>
          > You bet your ducats! Some angst is alleviated by knowledge of
          > biology, specifically genetics, but not all. We can compromise and
          > say that our existence is a ship, designed according to blueprint,
          > though not perfectly. It will be outfitted, though not for every
          > possible contingency. The ship is launched and experiences the
          > vicissitudes of storms, doldrums, and halcyon seas. So then, living
          > out our lives in all these situations forms our essence, which as
          > Trinidad points out can never be a whole. Sartre and Beauvoir were
          > sailing the trades, so to speak. But they didn't comprehend
          > shipbuilding or meteorology. Our own Captain William adeptly
          > navigates for us under these sidereal realities.
          >
          > You see, it was not by accident that ships were once named for women,
          > though it was bad luck to have them onboard. Even the best helmsman,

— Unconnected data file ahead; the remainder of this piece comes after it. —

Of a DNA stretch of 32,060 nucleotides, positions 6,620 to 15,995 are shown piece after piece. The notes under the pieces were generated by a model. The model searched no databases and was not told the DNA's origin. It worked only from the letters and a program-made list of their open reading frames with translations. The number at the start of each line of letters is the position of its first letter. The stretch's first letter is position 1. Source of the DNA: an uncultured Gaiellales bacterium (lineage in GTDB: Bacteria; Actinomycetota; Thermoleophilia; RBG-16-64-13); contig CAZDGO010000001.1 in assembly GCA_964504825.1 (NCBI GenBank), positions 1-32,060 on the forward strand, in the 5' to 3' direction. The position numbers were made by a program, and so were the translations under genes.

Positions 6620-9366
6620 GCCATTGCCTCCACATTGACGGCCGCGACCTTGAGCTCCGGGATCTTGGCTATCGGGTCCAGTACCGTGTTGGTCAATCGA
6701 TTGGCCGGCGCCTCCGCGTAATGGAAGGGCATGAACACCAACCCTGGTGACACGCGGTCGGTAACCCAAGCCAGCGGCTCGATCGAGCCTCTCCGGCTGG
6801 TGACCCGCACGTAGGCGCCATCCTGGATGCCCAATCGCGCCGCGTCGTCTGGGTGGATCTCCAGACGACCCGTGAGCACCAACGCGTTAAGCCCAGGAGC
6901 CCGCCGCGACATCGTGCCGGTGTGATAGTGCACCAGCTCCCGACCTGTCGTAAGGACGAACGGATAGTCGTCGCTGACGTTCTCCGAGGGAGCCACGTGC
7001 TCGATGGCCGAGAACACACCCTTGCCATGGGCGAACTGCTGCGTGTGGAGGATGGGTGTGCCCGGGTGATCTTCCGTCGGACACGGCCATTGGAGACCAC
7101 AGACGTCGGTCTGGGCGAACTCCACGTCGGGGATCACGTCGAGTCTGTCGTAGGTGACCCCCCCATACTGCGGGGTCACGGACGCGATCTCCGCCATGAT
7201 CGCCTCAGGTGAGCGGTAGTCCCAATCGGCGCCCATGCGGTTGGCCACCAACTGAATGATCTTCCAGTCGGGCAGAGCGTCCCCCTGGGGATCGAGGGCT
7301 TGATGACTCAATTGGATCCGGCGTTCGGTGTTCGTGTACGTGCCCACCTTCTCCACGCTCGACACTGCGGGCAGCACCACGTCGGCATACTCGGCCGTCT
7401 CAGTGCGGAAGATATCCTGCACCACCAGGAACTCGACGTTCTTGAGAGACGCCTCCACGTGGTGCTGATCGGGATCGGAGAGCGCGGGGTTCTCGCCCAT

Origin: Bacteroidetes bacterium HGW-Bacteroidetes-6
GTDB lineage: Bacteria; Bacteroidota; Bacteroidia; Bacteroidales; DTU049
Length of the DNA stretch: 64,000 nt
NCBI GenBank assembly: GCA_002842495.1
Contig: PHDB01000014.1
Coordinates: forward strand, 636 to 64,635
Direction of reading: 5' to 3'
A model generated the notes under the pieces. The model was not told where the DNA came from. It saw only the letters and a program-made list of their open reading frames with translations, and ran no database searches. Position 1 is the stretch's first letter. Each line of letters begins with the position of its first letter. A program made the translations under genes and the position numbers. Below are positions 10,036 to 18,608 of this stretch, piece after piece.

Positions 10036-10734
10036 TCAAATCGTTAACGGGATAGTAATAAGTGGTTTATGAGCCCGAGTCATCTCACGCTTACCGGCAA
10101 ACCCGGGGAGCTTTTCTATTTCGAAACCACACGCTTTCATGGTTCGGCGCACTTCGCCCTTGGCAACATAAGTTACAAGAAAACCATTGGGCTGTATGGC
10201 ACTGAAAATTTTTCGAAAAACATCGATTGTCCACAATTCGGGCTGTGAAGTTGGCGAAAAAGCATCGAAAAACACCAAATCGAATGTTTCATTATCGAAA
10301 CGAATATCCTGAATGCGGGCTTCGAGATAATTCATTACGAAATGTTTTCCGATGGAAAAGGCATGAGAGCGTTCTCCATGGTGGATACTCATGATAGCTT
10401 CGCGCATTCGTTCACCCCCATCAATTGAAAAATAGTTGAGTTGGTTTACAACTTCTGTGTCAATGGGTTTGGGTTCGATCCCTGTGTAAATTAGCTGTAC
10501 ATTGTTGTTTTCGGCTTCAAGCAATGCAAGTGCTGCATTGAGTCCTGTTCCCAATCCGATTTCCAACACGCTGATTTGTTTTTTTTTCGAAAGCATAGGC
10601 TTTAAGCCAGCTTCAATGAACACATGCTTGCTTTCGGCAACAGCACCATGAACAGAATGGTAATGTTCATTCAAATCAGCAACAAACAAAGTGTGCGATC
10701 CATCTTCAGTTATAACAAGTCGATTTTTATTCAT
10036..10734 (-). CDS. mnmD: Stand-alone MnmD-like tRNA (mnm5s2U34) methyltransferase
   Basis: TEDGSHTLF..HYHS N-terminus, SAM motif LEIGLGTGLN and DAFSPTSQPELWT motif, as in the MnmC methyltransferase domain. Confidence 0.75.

> for all his scientific knowledge, must bring the ship back to safe
          > harbor from time to time. And like the fat lady sang, "You've gotta
          > make your own kind of music, sing your own special song, make your
          > own kind of music, even if nobody else sings along."
          >
          > Mary
          >
          > [1]"First, your return to shore was not part of our negotiations nor
          > our agreement, so I must do nothin'. And secondly, you must be a
          > pirate for the Pirate's Code to apply, and you're not. And thirdly,
          > the Code is more what you'd call "guidelines" than actual rules.
          > Welcome aboard the Black Pearl, Miss Turner," says Barbossa" -
          > Pirates of the Caribbean
          >
          >
          >
          >
          >
          > --- >
          >
        • two_owl_night
          Here is the Existentialism and Darwinism section of a 4-page/part article. Existentialist Aesthetics is also a topic near and dear to my heart.
          Message 4 of 9 , Jun 3, 2006
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            Here is the "Existentialism and Darwinism" section of a 4-page/part
            article. "Existentialist Aesthetics" is also a topic near and dear to